“If you knew the gift of God, and who it is that is saying to you, ‘Give me a drink,’ you would have asked him, and he would have given you living water.” (John 4:10 ESV)
Just slow down over those words, “If you knew the gift of God” and if you knew who is speaking to you, you would have asked him for the drink and received living water. Those who know the gift of God and comprehend who Jesus is and what he is offering hunger and thirst for righteousness. Right living becomes as important to them as food and drink. These are the ones who cannot get enough of God’s word. They see their relationship with God as Isaiah pictured it: the eating of rich food (Isaiah 55:1).
Looking for satisfaction is the pursuit and goal of our culture. All magazine headlines and television advertisements suggest that what they offer you will truly satisfy. Everyone wants to be satisfied. We try to fill our hunger and thirst with sin. It is sad how often we desire lesser things. The prophet Jeremiah pictured this problem in the second chapter of his book where the people are described as having broken cisterns that do not hold water. The reason it is so foolish is because God is offering flowing, clean, clear water. Yet we try to drink old, stale water thinking we will be satisfied in this way. This is why the scriptures so often tell us to be godly and pursue righteousness and holiness. Satisfaction will only come through such a lifestyle. Those in the kingdom understand that only filling and satisfaction is Christ. Listen to Jesus again:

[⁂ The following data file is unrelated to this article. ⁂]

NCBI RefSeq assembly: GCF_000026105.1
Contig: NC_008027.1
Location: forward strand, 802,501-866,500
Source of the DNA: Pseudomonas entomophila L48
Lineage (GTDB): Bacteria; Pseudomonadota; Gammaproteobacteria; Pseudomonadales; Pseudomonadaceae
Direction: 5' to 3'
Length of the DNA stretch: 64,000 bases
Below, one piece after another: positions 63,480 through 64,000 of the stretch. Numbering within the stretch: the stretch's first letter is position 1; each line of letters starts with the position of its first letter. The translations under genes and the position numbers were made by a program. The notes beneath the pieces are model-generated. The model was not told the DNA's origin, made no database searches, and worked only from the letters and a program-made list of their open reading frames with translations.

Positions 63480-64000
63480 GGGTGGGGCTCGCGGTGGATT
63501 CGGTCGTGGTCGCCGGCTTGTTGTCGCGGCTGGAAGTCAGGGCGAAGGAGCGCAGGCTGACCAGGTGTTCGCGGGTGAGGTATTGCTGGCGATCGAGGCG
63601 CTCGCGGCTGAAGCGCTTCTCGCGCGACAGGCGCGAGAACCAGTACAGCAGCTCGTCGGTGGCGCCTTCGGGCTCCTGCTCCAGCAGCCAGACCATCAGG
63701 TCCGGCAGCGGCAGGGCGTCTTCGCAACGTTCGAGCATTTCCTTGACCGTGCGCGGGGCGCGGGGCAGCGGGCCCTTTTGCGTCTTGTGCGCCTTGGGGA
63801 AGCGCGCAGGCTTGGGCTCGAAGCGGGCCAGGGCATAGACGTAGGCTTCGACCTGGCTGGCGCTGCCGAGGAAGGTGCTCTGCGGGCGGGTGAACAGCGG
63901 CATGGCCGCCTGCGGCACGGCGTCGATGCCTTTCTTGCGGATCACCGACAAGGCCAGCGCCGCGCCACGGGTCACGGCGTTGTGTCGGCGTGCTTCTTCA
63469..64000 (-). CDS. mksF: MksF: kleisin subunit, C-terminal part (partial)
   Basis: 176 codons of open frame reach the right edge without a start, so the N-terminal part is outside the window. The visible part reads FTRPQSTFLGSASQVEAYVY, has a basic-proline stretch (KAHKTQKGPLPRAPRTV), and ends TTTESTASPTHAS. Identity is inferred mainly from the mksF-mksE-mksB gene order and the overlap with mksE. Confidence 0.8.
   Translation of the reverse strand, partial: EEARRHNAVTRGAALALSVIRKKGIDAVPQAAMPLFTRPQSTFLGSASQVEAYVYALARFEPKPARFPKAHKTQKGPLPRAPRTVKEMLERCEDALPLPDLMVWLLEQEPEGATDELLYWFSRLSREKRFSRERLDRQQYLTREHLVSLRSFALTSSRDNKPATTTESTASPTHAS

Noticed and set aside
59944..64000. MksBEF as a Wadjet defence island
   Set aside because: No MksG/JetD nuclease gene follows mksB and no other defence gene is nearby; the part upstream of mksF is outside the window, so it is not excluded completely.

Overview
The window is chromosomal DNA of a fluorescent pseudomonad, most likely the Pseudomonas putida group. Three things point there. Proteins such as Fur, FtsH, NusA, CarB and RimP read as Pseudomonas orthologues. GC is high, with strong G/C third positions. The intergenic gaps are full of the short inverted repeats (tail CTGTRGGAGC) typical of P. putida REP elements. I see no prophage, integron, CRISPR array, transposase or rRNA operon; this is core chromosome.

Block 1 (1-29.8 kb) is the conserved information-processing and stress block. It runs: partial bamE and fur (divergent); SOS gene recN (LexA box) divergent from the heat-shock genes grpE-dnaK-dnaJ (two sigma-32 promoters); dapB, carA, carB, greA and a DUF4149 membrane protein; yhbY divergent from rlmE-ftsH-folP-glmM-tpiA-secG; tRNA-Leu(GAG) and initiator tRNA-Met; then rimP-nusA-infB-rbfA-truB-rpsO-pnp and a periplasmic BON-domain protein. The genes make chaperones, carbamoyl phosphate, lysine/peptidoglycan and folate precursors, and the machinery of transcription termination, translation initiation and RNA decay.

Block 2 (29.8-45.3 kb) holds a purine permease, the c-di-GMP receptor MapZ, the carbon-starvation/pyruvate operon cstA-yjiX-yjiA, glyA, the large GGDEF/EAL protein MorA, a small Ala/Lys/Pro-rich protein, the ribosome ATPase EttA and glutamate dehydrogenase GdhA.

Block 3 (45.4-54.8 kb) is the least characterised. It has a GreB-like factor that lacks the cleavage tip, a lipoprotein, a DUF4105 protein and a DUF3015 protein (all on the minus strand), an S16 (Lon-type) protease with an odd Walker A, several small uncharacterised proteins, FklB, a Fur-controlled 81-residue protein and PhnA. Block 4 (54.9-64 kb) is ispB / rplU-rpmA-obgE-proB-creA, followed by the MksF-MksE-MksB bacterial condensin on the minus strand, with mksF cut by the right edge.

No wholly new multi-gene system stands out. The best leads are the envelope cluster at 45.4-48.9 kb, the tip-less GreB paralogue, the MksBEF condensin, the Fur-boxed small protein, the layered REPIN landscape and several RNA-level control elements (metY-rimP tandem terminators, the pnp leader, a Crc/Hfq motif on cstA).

Jesus said to them, “I am the bread of life; whoever comes to me shall not hunger, and whoever believes in me shall never thirst.” (John 6:35 ESV)